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Northern Patagonia


This is the youngest area of the Chilean nation. Not until the early 20th century did Chile actively promote colonization of the region, and many of the towns are barely 50 years old.

While Northern Patagonia is a youthful part of Chile, it has a much longer and older history. For thousands of years, the Chonos and Alacalufes people inhabited the intricate canals and islands, while their Tehuelche brethren lived on the mainland steppes. The rugged geography of Aisén deterred European settlement for centuries - even after Francisco de Ulloa first set foot on the Península de Taitao in 1553. Fortune seekers believed the legendary 'City of the Caesars' to be in Trapananda, as Aisén was first known, but Jesuit missionaries from Chiloé were the first Europeans to explore the region intensively. In the late 17th century, Bartolomé Díaz Gallardo and Antonio de Vea came upon Laguna San Rafael and the Campo de Hielo Norte, the northern continental ice sheet. A great many expeditions (including Captain Robert Fitzroy's British expedition, for which Darwin served as a naturalist) visited the area in the late 18th and early 19th centuries, some in search of a protected passage to the Atlantic.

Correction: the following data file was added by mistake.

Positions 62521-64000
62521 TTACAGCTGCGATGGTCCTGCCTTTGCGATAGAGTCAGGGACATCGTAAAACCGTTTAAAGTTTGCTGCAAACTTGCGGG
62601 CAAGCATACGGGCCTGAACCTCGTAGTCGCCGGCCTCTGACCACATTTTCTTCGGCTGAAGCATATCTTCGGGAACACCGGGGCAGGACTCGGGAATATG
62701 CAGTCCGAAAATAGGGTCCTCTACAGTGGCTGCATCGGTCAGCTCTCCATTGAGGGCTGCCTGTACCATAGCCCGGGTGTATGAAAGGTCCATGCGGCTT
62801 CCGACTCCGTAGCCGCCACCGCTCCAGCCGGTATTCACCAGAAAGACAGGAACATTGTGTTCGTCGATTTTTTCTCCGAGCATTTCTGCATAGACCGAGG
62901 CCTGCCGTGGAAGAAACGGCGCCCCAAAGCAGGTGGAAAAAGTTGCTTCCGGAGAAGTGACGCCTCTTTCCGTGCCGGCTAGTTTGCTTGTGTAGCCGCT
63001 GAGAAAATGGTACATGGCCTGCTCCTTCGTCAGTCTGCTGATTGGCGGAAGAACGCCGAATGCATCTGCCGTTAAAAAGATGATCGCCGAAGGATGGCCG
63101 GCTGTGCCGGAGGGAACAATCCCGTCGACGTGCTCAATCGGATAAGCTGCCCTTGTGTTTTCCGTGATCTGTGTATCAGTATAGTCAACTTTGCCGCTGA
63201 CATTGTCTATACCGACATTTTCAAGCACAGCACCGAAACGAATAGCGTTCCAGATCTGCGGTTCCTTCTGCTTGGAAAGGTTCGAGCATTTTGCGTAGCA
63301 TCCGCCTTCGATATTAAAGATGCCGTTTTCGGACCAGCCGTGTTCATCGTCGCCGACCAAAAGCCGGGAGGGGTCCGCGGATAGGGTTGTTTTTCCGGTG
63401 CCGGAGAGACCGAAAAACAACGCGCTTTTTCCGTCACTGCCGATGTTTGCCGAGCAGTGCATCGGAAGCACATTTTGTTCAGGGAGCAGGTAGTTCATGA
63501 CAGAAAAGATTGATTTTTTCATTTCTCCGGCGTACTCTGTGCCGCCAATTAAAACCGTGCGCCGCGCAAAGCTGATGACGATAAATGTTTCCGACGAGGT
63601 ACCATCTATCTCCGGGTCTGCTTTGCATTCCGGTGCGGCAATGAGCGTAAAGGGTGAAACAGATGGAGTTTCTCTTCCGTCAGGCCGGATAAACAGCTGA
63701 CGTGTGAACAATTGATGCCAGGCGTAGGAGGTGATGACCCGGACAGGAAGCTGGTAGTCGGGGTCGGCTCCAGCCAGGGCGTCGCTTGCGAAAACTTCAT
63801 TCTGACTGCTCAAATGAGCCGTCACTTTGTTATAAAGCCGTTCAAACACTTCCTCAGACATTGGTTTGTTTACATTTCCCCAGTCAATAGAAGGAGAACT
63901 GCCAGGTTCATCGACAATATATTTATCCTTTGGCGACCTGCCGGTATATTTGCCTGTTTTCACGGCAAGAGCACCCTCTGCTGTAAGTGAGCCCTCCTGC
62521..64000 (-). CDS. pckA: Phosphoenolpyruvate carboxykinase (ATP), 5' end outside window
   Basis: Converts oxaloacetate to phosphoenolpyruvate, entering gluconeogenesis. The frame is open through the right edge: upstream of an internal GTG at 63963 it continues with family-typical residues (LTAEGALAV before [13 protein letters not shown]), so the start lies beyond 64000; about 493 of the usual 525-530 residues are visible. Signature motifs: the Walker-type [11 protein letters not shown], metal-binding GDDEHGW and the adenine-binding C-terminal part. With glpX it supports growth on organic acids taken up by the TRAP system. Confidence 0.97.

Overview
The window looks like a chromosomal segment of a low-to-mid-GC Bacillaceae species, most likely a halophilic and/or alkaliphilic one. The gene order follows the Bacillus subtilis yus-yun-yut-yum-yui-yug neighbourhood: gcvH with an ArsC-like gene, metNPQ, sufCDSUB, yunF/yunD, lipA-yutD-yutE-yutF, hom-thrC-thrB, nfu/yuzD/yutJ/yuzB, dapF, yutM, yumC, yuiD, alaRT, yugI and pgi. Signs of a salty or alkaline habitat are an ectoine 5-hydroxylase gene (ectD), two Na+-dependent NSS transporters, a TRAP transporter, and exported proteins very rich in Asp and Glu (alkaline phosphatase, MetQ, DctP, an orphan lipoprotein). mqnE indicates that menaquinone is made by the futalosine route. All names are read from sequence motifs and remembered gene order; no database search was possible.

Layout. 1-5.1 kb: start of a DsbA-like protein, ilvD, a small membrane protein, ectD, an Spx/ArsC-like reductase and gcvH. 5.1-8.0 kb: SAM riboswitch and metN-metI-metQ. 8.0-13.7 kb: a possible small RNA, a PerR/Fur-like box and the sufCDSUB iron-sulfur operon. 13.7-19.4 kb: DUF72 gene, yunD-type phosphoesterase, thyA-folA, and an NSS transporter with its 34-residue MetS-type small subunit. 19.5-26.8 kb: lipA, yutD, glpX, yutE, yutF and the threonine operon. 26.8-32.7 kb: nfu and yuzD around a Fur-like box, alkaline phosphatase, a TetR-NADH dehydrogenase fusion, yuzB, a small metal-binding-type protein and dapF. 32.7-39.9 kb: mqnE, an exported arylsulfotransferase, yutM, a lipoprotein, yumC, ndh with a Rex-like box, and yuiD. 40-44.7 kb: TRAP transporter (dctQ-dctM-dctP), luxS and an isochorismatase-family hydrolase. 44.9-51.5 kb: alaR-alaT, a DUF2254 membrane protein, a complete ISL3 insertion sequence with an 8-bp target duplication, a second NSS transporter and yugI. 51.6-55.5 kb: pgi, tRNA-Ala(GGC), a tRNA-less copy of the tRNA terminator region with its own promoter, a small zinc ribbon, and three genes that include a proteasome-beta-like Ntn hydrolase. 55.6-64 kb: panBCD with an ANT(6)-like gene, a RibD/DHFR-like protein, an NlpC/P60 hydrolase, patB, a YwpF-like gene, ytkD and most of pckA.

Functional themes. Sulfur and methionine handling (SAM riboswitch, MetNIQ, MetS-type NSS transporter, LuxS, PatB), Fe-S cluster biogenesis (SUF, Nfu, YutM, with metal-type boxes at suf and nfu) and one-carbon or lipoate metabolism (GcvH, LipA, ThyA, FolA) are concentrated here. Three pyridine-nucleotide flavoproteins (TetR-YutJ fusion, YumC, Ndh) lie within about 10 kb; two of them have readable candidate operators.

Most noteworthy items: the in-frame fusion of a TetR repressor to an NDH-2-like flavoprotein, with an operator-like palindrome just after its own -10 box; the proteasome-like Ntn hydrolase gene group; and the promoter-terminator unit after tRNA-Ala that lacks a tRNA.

In the early 1900s, the government grant- ed nearly a million hectares in and around Coyhaique to the Valparaíso-based Sociedad Industrial Aisén as a long-term lease for exploitation of livestock and lumber. The company dominated the regional economy. Encouraged by a Chilean law that rewarded clearance with land titles, the Sociedad and colonists burned nearly 3 million hectares of lenga forest and destroyed much of Aisén's native southern beech forest in a series of fires that raged for nearly a decade in the 1940s. Some of the planned fires raged out of control and the scorched trunks of downed trees still litter hillsides from Villa Mañihuales to Puerto Ibáñez.

Since the agrarian reform of the 1960s, the influence of the Sociedad and other large landowners has declined. The region is sparsely populated, most notably south of Coyhaique, an area that was devastated by the 1991 eruption of Volcán Hudson, which dumped tons of ash over thousands of square kilometers in both Chile and Argentina, ruining cropland and killing livestock by burying pasture grasses. Salmon farming is a major industry and continues to grow at an exponential rate. The cold waters are optimal farming conditions, but waste from the farms is causing ecological disruption in some coastal areas. There's also a number of controversial hydroelectric projects and other industrial plans that are involved in the continual push and pull between development and conservation in this region of Patagonia.